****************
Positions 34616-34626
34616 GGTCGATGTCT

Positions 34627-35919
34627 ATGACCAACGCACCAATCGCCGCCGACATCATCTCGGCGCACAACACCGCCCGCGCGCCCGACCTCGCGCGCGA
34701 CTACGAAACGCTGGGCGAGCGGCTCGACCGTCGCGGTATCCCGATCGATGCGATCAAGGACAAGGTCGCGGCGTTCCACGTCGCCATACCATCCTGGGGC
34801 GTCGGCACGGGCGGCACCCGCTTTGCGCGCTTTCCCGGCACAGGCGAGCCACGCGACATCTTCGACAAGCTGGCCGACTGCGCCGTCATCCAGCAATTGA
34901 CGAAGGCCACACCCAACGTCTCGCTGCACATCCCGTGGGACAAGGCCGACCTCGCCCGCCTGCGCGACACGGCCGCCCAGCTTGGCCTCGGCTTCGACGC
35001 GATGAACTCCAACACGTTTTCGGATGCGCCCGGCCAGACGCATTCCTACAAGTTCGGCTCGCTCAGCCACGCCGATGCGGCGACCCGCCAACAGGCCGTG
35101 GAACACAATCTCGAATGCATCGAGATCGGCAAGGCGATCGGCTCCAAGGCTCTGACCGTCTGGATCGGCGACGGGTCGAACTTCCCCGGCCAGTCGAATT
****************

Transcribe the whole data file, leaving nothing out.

Positions 34616-34626
34616 GGTCGATGTCT

Positions 34627-35919
34627 ATGACCAACGCACCAATCGCCGCCGACATCATCTCGGCGCACAACACCGCCCGCGCGCCCGACCTCGCGCGCGA
34701 CTACGAAACGCTGGGCGAGCGGCTCGACCGTCGCGGTATCCCGATCGATGCGATCAAGGACAAGGTCGCGGCGTTCCACGTCGCCATACCATCCTGGGGC
34801 GTCGGCACGGGCGGCACCCGCTTTGCGCGCTTTCCCGGCACAGGCGAGCCACGCGACATCTTCGACAAGCTGGCCGACTGCGCCGTCATCCAGCAATTGA
34901 CGAAGGCCACACCCAACGTCTCGCTGCACATCCCGTGGGACAAGGCCGACCTCGCCCGCCTGCGCGACACGGCCGCCCAGCTTGGCCTCGGCTTCGACGC
35001 GATGAACTCCAACACGTTTTCGGATGCGCCCGGCCAGACGCATTCCTACAAGTTCGGCTCGCTCAGCCACGCCGATGCGGCGACCCGCCAACAGGCCGTG
35101 GAACACAATCTCGAATGCATCGAGATCGGCAAGGCGATCGGCTCCAAGGCTCTGACCGTCTGGATCGGCGACGGGTCGAACTTCCCCGGCCAGTCGAATT